Former Military Personnel at Higher Risk
By Sandra Basu
BETHESDA, MD – In late 2005, Thomas J. Murphy, a veteran who served in the Marine Corps during the 1970s, heard a radio advertisement seeking volunteers who were former smokers to participate in a lung cancer early detection CT screening study.
“I heard that ad a number of times during the next few days before I decided to enroll,” he said about the study conducted by the International Early Lung Cancer Assessment Program.
At that time, Murphy said he had no lung cancer symptoms but was concerned for several reasons: His father had died from lung cancer, and Murphy was both a former smoker and had possible Agent Orange exposure, for which he was later granted disability status by the VA.
Through participation in the screening study, he received an early diagnosis of lung cancer in 2010 and underwent surgery. He credits that for saving his life.
“It has been over two years since my surgery,” Murphy said. “I have completed two Army 10-milers, the Ocean City half-marathon and other events. Most importantly, I got to see my first grandchild.”
Murphy told his story recently at an event held at Walter Reed National Military Medical Center (WRNMMC) for a new program to raise lung cancer awareness among veterans and offer screening. Representatives from Lung Cancer Alliance, the Vietnam Veterans America and Team Draft also attended the gathering.
“The state of lung cancer is unacceptable,” said Chris Draft, a former National Football League player who is the force behind Team Draft and the founder of the Chris Draft Family Foundation. Draft’s wife, who was never a smoker, died of Stage IV lung cancer a month after their wedding.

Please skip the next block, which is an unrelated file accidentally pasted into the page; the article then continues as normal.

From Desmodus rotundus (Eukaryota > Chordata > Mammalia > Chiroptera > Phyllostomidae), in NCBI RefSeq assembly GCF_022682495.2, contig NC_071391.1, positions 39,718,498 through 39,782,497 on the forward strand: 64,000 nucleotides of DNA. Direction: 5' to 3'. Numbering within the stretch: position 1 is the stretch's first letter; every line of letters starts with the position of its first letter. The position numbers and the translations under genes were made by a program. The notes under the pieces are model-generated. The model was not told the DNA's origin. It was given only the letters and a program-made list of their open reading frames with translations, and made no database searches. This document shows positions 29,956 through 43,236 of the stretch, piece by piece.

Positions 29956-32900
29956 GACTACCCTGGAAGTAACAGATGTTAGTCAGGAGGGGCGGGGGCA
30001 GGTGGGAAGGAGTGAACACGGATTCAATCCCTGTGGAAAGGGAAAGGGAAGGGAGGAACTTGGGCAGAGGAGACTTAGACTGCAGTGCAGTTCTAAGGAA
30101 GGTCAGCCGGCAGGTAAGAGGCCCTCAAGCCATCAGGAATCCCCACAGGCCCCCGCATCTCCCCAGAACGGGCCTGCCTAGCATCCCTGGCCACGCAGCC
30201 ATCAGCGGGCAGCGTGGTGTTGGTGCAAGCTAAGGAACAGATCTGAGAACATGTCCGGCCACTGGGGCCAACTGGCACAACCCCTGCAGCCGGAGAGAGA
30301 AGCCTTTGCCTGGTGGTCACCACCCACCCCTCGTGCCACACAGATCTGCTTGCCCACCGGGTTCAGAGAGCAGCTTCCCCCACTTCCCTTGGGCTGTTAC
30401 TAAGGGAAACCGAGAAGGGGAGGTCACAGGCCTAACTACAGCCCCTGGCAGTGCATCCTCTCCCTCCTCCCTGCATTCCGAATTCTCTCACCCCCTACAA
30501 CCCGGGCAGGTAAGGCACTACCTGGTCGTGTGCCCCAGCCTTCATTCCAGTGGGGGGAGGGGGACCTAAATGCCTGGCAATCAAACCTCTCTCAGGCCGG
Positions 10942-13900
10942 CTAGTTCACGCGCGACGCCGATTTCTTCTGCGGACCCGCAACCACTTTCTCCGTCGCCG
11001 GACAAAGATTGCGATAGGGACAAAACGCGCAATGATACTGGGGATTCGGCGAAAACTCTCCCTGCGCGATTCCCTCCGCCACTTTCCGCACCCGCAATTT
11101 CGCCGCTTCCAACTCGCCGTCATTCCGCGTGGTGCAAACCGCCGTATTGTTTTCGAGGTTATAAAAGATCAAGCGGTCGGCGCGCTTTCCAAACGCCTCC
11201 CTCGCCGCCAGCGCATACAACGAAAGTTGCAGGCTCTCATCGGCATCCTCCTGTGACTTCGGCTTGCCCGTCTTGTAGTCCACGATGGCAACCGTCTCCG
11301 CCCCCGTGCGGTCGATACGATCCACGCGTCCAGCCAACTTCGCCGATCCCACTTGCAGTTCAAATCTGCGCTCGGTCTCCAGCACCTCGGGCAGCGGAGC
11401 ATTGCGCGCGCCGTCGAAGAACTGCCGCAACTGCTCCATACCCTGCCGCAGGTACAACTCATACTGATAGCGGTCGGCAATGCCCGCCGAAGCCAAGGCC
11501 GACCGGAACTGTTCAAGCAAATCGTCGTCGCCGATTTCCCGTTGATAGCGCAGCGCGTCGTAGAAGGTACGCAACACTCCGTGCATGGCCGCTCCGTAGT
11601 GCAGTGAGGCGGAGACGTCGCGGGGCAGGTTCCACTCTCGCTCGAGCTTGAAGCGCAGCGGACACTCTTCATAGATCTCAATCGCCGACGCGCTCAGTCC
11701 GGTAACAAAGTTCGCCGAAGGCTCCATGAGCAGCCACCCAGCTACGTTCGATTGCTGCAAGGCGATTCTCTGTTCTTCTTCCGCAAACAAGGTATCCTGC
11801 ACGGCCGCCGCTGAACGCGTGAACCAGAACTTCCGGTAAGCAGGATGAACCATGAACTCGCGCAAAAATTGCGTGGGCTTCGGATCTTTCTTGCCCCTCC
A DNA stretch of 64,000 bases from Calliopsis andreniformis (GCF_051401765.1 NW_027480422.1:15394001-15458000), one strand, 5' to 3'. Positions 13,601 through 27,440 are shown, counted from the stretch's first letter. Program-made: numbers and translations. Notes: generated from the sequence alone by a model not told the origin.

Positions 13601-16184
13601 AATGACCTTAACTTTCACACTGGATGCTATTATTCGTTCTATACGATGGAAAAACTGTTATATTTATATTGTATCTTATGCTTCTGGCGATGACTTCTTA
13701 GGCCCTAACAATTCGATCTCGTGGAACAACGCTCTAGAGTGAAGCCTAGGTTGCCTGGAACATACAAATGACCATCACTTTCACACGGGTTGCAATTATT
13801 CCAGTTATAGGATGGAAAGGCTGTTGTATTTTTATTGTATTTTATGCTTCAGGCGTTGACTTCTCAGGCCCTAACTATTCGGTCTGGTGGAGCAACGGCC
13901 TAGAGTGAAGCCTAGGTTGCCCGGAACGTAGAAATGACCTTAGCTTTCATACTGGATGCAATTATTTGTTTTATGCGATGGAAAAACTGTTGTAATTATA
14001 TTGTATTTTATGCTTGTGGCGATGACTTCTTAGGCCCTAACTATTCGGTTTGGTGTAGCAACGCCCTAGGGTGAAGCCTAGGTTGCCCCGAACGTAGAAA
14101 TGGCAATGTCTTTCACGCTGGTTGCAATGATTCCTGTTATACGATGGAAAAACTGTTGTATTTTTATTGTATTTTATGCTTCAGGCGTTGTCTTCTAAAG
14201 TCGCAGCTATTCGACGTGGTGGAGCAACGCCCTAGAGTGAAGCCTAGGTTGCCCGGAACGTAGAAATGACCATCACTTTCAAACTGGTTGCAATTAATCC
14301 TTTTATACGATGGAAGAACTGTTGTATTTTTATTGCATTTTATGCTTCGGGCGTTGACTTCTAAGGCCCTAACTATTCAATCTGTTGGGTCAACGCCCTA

Lung Cancer Screening
As part of WRNMMC’s new lung cancer screening program, patients at high risk for lung cancer will be offered screening, including the use of low dose computed tomography (CT) scans. WRNMMC is the first DoD facility to offer this type of program for veterans who are at high risk for lung cancer.
“Many of our veterans, folks who are beneficiaries, who served in Vietnam and other theaters of war and the present conflict theaters of Afghanistan and the recent Iraq, are at higher risk than the general population to develop lung cancer,” said Col. Craig Shriver, interim director of the Walter Reed Comprehensive Cancer Center and chief of General Surgery, Bethesda, MD, during a presentation on the new initiative.
More Americans die of lung cancer than any other type of cancer, according to the national Centers for Disease Control and Prevention, Atlanta, and the risk is higher for veterans. According to screening literature provided by WRNMMC, veterans have a 25-30% higher risk of lung cancer than their civilian counterparts, due to not only smoking, but also Agent Orange, radon, asbestos, diesel fuel exhaust and other battlefield emissions.
Shriver explained that a challenge has been that lung cancer had previously lacked the screening programs and effective strategies for early detection for other types of cancers. New research, however, has changed that.
In 2010, a National Cancer Institute-funded trial found a 20% reduction in deaths from lung cancer among current or former heavy smokers who were screened with low-dose helical CT, versus those screened by chest X-ray.
“That exceeds the ability to reduce death from breast cancer using screening mammography. That is the impressive extent of which this screening can achieve,” Shriver said.
Shriver told U.S. Medicine that the screening program goes beyond only a CT. Patients also sit with a healthcare provider to go through a set of screening questions to determine whether they are in the high-risk group for lung cancer.
If determined to be high risk, veterans can undergo annual low dose CT scanning.